Beware of false prophets and false Christs

By Fr. Roy Cimagala

WE are reminded of this warning in that gospel episode where St. John the Baptist told his disciples to ask Christ if he truly was the “who is to come, or should we look for another?” (cfr. Lk 7,19)

And the response of Christ was classic. “Go and tell John what you have seen and heard: the blind regain their sight, the lame walk, lepers are cleansed, the deaf hear, the dead are raised, the poor have the good news proclaimed to them. And blessed is the one who takes no offense at me.” (Lk 7,22-23)

Since we are patterned after Christ, we should expect that we would somehow share the prophetic, priestly and kingly powers of Christ. This obviously would be a work in progress in life, requiring a lifelong process that would involve a lot of things.

While each one of us can claim to be “another Christ,” if not “Christ himself,” we should not forget that we cannot yet be definitively, fully and immutably “another Christ” for as long as we are still living in this vale of tears, where we are still being tested.

We may manifest our identification with Christ to a greater or lesser degree. But we should avoid claiming to be fully Christ already, since we are still in some drama where we can expect some measure of success as well as failure in our effort to be “another Christ.”

We should be wary then when somebody would already claim that he is Christ himself. Obviously, we should still love and care for him. He is still a brother of ours. And if we have a chance to talk to him, we should try to explain things to him calmly and charitably.

In this, Christ himself warned us: “There shall arise false Christs and false prophets and shall show great signs and wonders, insomuch that, if it were possible, they shall deceive the very elect.” (Mt 24,24) In another instance, he said: “Beware of false prophets, who come to you in sheep’s clothing, but underneath are ravenous wolves.” (Mt 7,15)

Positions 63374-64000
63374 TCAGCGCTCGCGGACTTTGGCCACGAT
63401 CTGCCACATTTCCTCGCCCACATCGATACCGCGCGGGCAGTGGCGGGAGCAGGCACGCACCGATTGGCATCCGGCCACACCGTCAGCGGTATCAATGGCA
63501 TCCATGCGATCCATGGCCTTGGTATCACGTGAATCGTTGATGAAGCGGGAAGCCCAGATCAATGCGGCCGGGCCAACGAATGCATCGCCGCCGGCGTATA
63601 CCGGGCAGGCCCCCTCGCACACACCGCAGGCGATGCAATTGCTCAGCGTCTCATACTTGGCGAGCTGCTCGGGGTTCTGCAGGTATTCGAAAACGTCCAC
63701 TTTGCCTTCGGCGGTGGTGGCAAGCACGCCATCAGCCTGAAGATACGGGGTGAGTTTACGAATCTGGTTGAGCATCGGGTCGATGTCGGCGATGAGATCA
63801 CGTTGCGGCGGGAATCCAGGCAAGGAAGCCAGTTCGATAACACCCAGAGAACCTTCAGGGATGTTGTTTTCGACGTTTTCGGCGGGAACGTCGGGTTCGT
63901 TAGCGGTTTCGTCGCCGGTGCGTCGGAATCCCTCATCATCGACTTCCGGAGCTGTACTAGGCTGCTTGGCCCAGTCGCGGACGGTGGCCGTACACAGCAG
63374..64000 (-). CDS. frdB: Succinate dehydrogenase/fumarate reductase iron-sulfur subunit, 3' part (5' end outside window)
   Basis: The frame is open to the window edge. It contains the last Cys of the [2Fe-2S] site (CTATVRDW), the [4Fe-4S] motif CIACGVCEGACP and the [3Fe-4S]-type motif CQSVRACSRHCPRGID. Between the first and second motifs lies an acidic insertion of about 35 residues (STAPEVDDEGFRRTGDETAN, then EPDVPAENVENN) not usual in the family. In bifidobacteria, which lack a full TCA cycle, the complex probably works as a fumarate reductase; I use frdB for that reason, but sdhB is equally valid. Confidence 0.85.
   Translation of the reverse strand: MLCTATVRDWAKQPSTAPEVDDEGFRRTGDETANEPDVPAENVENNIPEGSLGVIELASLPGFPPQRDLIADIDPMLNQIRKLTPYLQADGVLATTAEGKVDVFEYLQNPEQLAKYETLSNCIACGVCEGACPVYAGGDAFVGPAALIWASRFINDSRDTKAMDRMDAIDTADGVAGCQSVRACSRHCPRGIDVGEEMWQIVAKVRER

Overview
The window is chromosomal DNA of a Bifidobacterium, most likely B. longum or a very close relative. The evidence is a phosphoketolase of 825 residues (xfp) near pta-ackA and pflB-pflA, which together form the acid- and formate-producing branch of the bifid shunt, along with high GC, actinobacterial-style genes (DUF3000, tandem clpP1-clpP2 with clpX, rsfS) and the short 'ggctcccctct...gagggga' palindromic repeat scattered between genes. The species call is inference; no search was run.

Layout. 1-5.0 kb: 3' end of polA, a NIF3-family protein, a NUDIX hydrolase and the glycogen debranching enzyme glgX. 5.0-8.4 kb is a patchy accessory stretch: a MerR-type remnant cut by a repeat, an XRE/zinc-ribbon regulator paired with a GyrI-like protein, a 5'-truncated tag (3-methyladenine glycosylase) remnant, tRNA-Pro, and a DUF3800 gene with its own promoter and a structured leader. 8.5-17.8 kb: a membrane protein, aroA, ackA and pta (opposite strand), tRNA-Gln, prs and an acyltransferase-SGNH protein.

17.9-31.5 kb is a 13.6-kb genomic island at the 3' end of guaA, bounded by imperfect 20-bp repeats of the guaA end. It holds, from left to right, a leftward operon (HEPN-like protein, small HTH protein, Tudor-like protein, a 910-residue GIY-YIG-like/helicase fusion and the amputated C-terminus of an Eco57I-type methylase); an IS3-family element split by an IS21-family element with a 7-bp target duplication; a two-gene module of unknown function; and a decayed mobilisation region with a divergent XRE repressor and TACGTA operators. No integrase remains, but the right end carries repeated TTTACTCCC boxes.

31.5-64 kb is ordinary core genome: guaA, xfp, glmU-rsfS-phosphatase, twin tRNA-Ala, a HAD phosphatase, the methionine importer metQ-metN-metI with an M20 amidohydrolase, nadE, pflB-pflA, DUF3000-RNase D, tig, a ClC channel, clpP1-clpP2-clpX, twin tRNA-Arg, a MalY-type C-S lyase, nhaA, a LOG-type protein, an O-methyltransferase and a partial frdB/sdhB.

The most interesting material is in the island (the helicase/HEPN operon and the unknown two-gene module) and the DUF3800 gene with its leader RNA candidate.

We have to be wary of these characters because the world is now awash with false prophets and false Christs. It even looks like we have an infestation. Whether we look at the fields of politics, business, the sciences, sports and entertainment, and yes, even in religion, we can readily find dishonest and corrupt leaders, false prophets and lying teachers.

In this life, we can only be disciples of Christ struggling, with God’s grace, to be like him. We may strive as best that we can to identify ourselves with him to such an extent that we can say “I am like Christ,” but we can never replace Christ himself. The fullness of our identification of Christ which we are expected and empowered to be, can only take place with and in Christ, but never replacing Christ.

As disciples and ambassadors of Christ, we can only do things always in reference to Christ and in the name of Christ, and never just on our own. And like Christ, we do things with humility, patience, charity and mercy, compatible with being precise in our teaching. We would know how to blend the exclusivity of truth with the inclusivity of charity.

We would know how to be both active and contemplative, bold and yet knowing how to pass unnoticed, teaching the truth always in charity.